ELECTION OF THE PRESIDENT.
Dangers of the elective system increase in proportion to the extent of the prerogative.—This system possible in America because no powerful executive authority is required.—What circumstances are favourable to the elective system.—Why the election of the President does not cause a deviation from the principles of the Government.—Influence of the election of the President on secondary functionaries.
The dangers of the system of election applied to the head of the executive government of a great people have been sufficiently exemplified by experience and by history; and the remarks I am about to make refer to America alone. These dangers may be more or less formidable in proportion to the place which the executive power occupies, and to the importance it possesses in the State; and they may vary according to the mode of election, and the circumstances in which the electors are placed. The most weighty argument against the election of a chief magistrate is, that it offers so splendid a lure to private ambition, and is so apt to inflame men in the pursuit of power, that when legitimate means are wanting, force may not unfrequently seize what right denied.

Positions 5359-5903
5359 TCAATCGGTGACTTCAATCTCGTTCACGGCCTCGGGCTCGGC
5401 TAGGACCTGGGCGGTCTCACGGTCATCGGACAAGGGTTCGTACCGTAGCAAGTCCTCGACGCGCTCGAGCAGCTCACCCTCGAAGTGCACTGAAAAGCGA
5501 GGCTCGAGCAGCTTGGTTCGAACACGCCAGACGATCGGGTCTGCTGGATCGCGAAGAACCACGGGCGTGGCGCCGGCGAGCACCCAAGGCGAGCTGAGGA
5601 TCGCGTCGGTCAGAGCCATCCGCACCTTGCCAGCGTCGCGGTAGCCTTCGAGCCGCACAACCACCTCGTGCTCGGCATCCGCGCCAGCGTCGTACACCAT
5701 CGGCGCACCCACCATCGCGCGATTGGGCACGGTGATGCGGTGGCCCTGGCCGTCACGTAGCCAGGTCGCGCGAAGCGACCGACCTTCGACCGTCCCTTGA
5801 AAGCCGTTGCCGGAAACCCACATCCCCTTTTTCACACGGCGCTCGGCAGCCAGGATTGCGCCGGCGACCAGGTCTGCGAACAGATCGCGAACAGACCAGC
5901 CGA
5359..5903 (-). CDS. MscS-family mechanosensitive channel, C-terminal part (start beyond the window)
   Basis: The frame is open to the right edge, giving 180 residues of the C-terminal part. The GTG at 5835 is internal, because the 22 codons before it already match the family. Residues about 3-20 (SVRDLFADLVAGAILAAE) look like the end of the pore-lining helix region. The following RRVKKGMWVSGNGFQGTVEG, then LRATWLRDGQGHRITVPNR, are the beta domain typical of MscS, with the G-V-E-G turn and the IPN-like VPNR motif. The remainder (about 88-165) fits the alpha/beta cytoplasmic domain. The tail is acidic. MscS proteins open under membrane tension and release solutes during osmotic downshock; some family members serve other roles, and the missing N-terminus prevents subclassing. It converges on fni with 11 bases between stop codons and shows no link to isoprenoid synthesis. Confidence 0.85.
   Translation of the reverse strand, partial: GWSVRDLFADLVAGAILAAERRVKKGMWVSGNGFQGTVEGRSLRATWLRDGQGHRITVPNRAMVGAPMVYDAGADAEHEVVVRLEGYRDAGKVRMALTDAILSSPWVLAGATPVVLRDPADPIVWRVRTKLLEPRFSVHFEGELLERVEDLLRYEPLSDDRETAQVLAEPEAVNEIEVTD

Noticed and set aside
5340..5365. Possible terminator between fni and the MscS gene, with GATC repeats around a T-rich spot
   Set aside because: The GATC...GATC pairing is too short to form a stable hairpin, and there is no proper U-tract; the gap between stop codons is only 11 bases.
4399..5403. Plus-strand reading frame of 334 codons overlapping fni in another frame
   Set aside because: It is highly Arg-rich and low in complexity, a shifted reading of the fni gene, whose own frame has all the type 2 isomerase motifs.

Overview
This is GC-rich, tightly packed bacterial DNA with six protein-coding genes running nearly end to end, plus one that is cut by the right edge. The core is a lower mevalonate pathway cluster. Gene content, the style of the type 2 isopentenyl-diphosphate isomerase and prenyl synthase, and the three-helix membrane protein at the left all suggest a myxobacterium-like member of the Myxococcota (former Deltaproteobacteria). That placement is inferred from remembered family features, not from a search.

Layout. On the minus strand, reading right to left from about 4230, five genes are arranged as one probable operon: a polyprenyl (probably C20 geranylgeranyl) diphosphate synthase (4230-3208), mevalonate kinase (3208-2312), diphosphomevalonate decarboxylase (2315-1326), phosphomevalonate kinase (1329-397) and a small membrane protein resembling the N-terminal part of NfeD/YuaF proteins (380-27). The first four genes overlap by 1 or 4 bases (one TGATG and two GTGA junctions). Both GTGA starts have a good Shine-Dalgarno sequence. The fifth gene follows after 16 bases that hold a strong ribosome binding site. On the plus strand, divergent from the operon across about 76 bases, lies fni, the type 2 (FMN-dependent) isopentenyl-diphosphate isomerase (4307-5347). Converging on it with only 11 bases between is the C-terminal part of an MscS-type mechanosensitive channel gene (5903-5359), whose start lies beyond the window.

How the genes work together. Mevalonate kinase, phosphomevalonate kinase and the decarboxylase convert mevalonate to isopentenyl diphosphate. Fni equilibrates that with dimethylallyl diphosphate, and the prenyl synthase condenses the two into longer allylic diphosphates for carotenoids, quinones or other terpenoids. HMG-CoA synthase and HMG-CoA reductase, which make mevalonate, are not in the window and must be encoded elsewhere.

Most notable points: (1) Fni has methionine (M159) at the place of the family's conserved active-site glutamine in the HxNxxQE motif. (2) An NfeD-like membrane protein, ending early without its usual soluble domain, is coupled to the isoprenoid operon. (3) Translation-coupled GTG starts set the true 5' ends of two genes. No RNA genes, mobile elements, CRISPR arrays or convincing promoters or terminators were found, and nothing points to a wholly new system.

It is clear that the greater the privileges of the executive authority are, the greater is the temptation; the more the ambition of the candidates is excited, the more warmly are their interests espoused by a throng of partisans who hope to share the